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Magical Realism and Migraines

Magical Realism and migraine may not be obvious partners to some, but they seem a natural fit to me. Migraine has been muscling in on my life since I was old enough to toddle, so why wouldn’t it show up as a principle player in my latest novel, Girl In A Golden Cage? Both my mother and husband have had lifelong battles with migraine. I’ve only been a bystander, but the condition is so familiar that it had to have its own story.

My main character, Francesca, hears screaming in her father’s hallway. Screaming so terrible, she’s sure that someone is being murdered, but she can’t get up to investigate. She’s nine hours into a migraine that began with aura symptoms, and matures into the kind of pain that should only be reserved for the dentist chair with no anaesthetic.

As a child, I viewed migraines as a quasi-bogeyman. They scared me. Completely unseen, they had the power to reduce the strongest pillar of my life, my mum, into a quivering wreck. Driving, she might pull off the road with an emergency-stop-suddenness and lay her head on the wheel saying, ‘I can’t see.’ It was the dazzling symptoms that caught my imagination early on. Where had her sight gone to? Was she seeing something else?

Migraine inspires fiction

In the novel, Francesca is staying with her father in Milan, and it’s here that she sees her dazzling symptoms begin to morph. This enables her to witness something she wishes she hadn’t, involving her father, but can she rely on her own testimony when her symptoms are so out of control?

For my husband, who seldom has weeks without migraines, strain in its many forms often tips the balance. He tries to negotiate life avoiding invisible stress-mines that could trigger the next blast, but of course, that’s impossible.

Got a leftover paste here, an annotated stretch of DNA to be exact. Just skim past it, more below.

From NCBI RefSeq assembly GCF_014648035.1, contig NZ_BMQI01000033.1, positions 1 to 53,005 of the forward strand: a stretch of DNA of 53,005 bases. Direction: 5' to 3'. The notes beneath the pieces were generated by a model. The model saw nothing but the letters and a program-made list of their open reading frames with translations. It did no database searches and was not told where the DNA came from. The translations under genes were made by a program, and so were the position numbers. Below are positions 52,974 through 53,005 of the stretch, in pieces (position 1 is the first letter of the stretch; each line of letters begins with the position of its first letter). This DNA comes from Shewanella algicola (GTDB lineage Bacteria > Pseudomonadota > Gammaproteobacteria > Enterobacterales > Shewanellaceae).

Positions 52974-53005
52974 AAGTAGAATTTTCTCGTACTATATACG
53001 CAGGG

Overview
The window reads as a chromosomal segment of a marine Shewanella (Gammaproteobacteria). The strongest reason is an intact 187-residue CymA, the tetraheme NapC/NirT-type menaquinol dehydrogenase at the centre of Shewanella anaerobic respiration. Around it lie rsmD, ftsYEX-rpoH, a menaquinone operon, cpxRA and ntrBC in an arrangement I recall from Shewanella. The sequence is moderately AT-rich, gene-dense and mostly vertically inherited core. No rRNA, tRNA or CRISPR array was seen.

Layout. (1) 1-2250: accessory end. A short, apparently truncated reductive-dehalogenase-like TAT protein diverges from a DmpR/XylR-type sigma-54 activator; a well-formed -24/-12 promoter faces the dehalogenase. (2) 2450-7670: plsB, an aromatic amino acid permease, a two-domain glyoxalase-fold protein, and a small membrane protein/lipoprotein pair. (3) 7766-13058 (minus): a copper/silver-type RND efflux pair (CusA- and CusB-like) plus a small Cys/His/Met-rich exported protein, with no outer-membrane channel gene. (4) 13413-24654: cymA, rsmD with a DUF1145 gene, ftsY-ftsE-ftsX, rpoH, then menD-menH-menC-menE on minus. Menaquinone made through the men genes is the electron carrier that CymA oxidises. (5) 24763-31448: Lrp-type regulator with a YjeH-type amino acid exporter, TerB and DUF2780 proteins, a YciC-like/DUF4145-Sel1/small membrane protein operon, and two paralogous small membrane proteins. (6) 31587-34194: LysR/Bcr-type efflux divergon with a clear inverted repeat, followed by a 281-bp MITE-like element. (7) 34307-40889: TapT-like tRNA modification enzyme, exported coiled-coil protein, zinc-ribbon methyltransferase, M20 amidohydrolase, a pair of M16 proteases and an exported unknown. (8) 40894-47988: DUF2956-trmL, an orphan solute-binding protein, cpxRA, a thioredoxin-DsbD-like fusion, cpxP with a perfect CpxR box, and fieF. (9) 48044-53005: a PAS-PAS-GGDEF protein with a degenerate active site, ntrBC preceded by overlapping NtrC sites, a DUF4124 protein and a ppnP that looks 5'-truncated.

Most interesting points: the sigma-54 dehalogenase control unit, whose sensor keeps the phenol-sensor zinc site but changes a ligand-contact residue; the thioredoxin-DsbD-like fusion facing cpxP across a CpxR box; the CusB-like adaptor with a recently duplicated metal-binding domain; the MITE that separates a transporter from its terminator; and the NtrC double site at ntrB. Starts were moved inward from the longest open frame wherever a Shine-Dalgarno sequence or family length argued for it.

Secrets are always potions of stress; they make the mind swirl. I wanted to show how Francesca’s determination to seek the truth is complicated by her symptoms, and how hard it is to stay on track when tension makes tipping over the edge that much more likely.

I’ve worked for years in the art world and that’s why I couldn’t help bringing an aspect of that into the story too. I came across an Anthony Gormley sculpture, Feeling Material IX, many years ago. The minute I saw it, it seemed to me a perfect piece of migraine art. Made only with wire, it’s form is so simple and yet the outer chaos seems to represent what’s going on inside the figure’s head. When I was beginning to draft ideas for the book, I knew that this statue had to be a central symbol.

Francesca is an artist. She has the kind of gift with a pencil that most of us can only wonder about. I wanted her to be creative: to have a mind that might be malleable enough to show her a place that teeters on the brink of possibility. The idea that there could be a way to slip the grip of migraine seemed a seductive plot line.

Fiction is one of the few ways others can experience someone else’s perspective. I haven’t had to endure the frightful pain of migraine, but I’ve been a close observer of the condition for so long that I feel I’m equipped to draw its likeness, and as all writers do, take a few creative liberties with the subject matter.

Girl In A Golden Cage by Lucy Branch is out in Kindle £3.99 and Paperback £7.99 from Amazon

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